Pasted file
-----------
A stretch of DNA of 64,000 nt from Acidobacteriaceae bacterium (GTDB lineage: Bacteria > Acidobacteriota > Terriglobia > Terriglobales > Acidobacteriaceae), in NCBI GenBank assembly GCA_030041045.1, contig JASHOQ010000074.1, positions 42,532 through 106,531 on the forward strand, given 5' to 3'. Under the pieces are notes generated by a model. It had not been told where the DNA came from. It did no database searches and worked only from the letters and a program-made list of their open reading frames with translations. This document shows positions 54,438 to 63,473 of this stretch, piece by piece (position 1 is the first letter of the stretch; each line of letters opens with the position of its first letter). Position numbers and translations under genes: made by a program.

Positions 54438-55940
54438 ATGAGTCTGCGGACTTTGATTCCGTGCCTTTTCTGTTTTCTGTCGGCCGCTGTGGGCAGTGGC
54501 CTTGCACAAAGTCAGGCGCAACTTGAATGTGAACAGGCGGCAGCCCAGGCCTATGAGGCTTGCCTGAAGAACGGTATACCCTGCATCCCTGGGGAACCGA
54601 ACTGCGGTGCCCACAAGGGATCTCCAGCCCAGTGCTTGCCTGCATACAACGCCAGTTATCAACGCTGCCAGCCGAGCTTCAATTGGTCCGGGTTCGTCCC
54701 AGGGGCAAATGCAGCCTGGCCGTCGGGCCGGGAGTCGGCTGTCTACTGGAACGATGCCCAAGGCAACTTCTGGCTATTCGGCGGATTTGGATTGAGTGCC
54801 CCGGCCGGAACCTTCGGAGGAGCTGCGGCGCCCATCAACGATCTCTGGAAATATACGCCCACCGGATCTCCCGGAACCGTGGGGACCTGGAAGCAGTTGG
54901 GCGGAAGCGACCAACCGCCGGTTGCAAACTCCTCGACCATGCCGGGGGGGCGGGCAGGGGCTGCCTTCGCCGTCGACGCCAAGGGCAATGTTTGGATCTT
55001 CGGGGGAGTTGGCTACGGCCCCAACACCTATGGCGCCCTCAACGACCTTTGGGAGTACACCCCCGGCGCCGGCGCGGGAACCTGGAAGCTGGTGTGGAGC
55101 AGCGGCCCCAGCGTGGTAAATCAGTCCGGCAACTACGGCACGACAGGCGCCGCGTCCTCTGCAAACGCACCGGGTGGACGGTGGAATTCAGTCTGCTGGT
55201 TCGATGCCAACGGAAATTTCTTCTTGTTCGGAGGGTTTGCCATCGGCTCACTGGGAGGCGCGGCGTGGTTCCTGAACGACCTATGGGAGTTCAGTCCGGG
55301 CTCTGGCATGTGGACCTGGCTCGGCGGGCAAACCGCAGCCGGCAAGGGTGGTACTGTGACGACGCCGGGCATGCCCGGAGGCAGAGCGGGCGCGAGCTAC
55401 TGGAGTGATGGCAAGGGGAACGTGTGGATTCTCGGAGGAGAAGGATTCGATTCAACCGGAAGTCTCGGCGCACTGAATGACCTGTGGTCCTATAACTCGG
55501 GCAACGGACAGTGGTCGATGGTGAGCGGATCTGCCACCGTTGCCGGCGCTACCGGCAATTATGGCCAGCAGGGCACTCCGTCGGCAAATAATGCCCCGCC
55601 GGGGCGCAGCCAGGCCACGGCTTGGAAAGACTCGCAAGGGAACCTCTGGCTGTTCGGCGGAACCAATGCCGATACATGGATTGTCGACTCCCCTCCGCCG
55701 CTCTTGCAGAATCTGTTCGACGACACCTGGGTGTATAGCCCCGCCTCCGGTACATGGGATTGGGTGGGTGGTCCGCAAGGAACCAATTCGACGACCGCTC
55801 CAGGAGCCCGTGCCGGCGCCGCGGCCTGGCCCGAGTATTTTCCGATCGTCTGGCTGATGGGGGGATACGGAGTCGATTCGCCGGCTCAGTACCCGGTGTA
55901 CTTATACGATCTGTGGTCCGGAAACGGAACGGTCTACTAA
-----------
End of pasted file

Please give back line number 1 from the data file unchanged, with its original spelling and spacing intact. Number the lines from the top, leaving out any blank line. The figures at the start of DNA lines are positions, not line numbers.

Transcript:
A stretch of DNA of 64,000 nt from Acidobacteriaceae bacterium (GTDB lineage: Bacteria > Acidobacteriota > Terriglobia > Terriglobales > Acidobacteriaceae), in NCBI GenBank assembly GCA_030041045.1, contig JASHOQ010000074.1, positions 42,532 through 106,531 on the forward strand, given 5' to 3'. Under the pieces are notes generated by a model. It had not been told where the DNA came from. It did no database searches and worked only from the letters and a program-made list of their open reading frames with translations. This document shows positions 54,438 to 63,473 of this stretch, piece by piece (position 1 is the first letter of the stretch; each line of letters opens with the position of its first letter). Position numbers and translations under genes: made by a program.